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One of our diocesan Filipino/American Catholic Communities is based at Our Lady of Good Counsel (OLGC) Catholic Church in Vienna, Virginia. As a Fil/Am Catholic ministry, one of our goals is to reach out to the Fil/Am community at OLGC, its neighboring parishes and to our fellow countrymen and women in the Philippines. Since its inception 10 years ago, we have been blessed with opportunities to reach this goal. We have financially contributed to the assistance of major disaster victims in the Philippines through collaboration with major organizations in the Washington DC Metropolitan area such as Feed the Hungry, Inc. and through partnership with the St. Vincent de Paul Society.  We have reached out to families in the areas who have suffered financial setbacks because of illness. We have also extended support to the Movie Workers Welfare Foundation, Inc. (Mowelfund) which is a leading film and resource center that contributes to the overall improvement of the Philippine Film Industry and whose major objective is to address the needs of the movie workers behind the scenes and their families. Through our community outreach program, another goal that the Fil/Am Catholic ministry of Our Lady of Good Counsel has been aiming for is to provide a Filipino student a college scholarship.  College costs for many of those living in poverty in the Philippines are extremely out of reach.   For just a few hundred US dollars a year, we can provide the opportunity for impoverished youth of the Philippines to access a college education.

In March of 2016, we met with Father Posey, Pastor of St. James, Mr. Mike Mele, who travels with Father Posey on behalf of the Pontifical Mission Society and Mrs. Corinne Monogue from the Diocesan Office of Multicultural Ministries about scholarships through YSLEP (Youth Servant Leadership and Education Program) under Caritas Manila (a Catholic organization). Father Posey, Mike and Corinne were in the Philippines in February 2016 to see for themselves what YSLEP is and all three were able to convince those of us in attendance from the OLGC ministry that this scholarship program is a worthy endeavor for our ministry to take on. This meeting concretized our long-time goal to be able to support students in the Philippines.

Through our contact with Caritas Manila, our OLGC-based Fil/Am Community Ministry now has an YSLEP scholar. Leobert Francisco from Basilan, Isabela is in his 2nd year of studies in Education at the Claret College, and we will see him through until he gets his degree in 2019. With our fundraising initiatives that we continue to pursue, with the unfailing moral and spiritual support from our Pastor and staff at OLGC, and the untiring effort from the members of our ministry, God willing, we will be able to sponsor more students who are in need through Caritas Manila. We feel blessed that we have been given yet another opportunity to serve and we are deeply grateful that we are able to make a difference in the life of one of our own brothers and sisters in Christ.  Please keep Leobert Franciso in your prayers for his educational opportunities and future success.

Thank You!

By: Michael Folmar, Seminarian

Seal of Office of Multicultural MinistriesThis past summer was truly a gift, as well as a blessing. To have been given the opportunity to visit and interact with various ethnic communities throughout our rich diocese has been very edifying. I cannot thank our shepherd, Bishop Loverde, and my Vocation Director, Fr. J. D. Jaffe, enough for assigning me to the Office of Multicultural Ministries for my summer 2016 assignment. Being enriched by all the experiences my summer assignment brought me, I now have a better understanding of all the various facets of people that I will, God willing, serve as a priest in our diocese. St. Paul said that we need to “be all things to all men.” Therefore, a solid understanding of the history and traditions of those we serve is valuable to possess. Each one of us originates from a particular cultural background, have had different experiences, and have been fostered by various Catholic upbringings, which have all shaped us uniquely in the image of God.  If we are to meet people where they are and lead them on to greater holiness, closer to God, we need to understand where they are coming from. We all are “beautifully and wonderfully made” in God’s image and likeness. Each one of our lives is a gift that needs to be shared by using our God-given talents for the good of each other. We are on life’s pilgrimage journey to Heaven and we can help each other to get there with a better understanding of where each one of us began. Moreover, we need to never forget to “welcome the stranger among us,” for it is Christ in Whom we are all united.Ghanaian Picnic 2016 - Michael Folmar Making Doughnuts.jpg-large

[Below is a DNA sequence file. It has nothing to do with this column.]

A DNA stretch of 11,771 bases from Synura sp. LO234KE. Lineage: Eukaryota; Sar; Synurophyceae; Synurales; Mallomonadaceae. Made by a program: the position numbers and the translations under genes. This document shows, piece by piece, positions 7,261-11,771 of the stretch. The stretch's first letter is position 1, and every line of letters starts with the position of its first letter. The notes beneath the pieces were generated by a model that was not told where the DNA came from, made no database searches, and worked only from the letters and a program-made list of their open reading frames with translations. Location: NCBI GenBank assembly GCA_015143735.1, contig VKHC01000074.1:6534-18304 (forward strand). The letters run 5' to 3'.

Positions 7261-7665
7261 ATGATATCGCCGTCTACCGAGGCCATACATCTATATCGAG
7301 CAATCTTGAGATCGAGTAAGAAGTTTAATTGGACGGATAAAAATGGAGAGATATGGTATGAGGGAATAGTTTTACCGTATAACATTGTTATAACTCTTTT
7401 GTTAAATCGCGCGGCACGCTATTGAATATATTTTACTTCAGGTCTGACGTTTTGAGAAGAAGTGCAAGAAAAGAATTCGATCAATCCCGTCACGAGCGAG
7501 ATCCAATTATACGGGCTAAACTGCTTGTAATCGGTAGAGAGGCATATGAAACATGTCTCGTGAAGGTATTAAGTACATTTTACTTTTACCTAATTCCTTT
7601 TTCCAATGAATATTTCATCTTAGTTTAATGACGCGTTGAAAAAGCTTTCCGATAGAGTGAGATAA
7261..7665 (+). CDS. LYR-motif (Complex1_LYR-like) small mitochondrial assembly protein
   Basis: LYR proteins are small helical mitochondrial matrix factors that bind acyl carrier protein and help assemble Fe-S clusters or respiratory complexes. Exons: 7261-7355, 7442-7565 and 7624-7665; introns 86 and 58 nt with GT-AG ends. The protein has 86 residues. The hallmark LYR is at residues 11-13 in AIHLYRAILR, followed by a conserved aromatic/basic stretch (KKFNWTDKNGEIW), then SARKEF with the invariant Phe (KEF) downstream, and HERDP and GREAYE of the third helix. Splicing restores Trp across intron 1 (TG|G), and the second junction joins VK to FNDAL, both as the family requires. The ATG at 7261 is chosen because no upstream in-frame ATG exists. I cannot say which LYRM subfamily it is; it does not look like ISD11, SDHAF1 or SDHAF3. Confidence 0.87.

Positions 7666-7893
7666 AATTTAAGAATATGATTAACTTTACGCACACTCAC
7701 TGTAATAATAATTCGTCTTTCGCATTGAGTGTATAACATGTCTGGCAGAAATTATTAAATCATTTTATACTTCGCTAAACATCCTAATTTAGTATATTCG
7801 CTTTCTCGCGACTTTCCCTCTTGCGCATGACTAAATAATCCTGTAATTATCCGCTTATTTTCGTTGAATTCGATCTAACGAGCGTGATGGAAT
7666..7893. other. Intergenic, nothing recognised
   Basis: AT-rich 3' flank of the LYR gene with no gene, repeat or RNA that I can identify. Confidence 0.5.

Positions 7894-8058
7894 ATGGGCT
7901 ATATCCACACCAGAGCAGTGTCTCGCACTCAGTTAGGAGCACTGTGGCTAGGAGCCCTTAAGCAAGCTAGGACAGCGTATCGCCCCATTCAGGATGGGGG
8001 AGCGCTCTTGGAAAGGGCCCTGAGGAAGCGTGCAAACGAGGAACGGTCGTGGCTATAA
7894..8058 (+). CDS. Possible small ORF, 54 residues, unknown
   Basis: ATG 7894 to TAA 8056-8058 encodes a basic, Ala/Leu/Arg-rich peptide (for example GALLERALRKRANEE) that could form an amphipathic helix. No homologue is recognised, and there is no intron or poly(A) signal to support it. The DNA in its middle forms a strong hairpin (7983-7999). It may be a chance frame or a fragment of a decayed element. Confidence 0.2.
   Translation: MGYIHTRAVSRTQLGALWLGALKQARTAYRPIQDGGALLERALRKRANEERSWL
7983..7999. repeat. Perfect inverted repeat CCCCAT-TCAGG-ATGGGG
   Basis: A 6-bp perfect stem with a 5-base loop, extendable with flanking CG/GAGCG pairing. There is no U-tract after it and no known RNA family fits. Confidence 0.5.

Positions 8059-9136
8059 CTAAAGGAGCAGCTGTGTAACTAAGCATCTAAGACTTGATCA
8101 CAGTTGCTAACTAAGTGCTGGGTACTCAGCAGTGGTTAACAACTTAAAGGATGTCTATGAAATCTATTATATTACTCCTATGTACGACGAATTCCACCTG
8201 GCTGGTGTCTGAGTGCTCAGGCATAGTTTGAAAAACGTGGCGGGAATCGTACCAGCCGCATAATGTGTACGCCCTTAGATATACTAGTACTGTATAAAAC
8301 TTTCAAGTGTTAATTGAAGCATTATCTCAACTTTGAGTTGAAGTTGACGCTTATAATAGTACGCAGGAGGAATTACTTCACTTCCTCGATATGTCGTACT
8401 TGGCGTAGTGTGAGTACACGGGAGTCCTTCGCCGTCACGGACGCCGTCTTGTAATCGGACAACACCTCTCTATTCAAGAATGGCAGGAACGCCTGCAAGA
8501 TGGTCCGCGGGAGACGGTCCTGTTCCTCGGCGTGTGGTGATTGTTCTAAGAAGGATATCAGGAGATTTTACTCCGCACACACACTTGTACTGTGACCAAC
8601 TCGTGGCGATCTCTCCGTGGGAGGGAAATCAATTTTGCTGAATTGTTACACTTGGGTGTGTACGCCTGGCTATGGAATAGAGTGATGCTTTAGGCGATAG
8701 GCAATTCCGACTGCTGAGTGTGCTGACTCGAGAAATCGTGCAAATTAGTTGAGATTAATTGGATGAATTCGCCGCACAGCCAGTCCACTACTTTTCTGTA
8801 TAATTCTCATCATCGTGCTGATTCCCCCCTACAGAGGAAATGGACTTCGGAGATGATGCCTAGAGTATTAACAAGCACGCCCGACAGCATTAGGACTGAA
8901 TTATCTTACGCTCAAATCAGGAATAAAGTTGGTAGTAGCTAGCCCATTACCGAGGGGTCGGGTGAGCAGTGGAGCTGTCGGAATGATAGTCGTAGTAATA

In addition to pastoral ministry, I also experienced quite a bit of fun of this past summer – I had the opportunity to make doughnuts (Ghanaian sweet rolls, or ‘bofrot’) at the annual Ghana Catholic Picnic! Overall, I thank God for forming me in the various ways He has and pray that all that I have learned carries on into the future. Not to make this a “thank-a-thon,” but I also want to thank all the various leaders of our ethnic communities in our diocese who assisted in all my visits. Last, but certainly not least, I want to thank my supervisor, Corinne Monogue, Director of the Office of Multicultural Ministries for our Diocese, and Elizabeth Tauke, the Office of Multicultural Ministries’ Program Specialist. Under their wings and guidance, I was able to navigate my way around and through the various ethnic communities of our diocese. I have enjoyed contributing to this blog as it has helped me to reflect more deeply on all of Corinne, Liz, and Michael Folmarmy visits. Please pray for me as I return to Mount Saint Mary’s Seminary in Emmitsburg, Maryland on August 18th.  As I have stated before, I am headed into Third Theology. I look forward to learning more and being formed into the man Jesus Christ is calling me to be, so as to better serve all of you in our diocese as, God willing, a priest. May God bless each of you and may Our Lady’s mantel of protection never cease to safeguard you!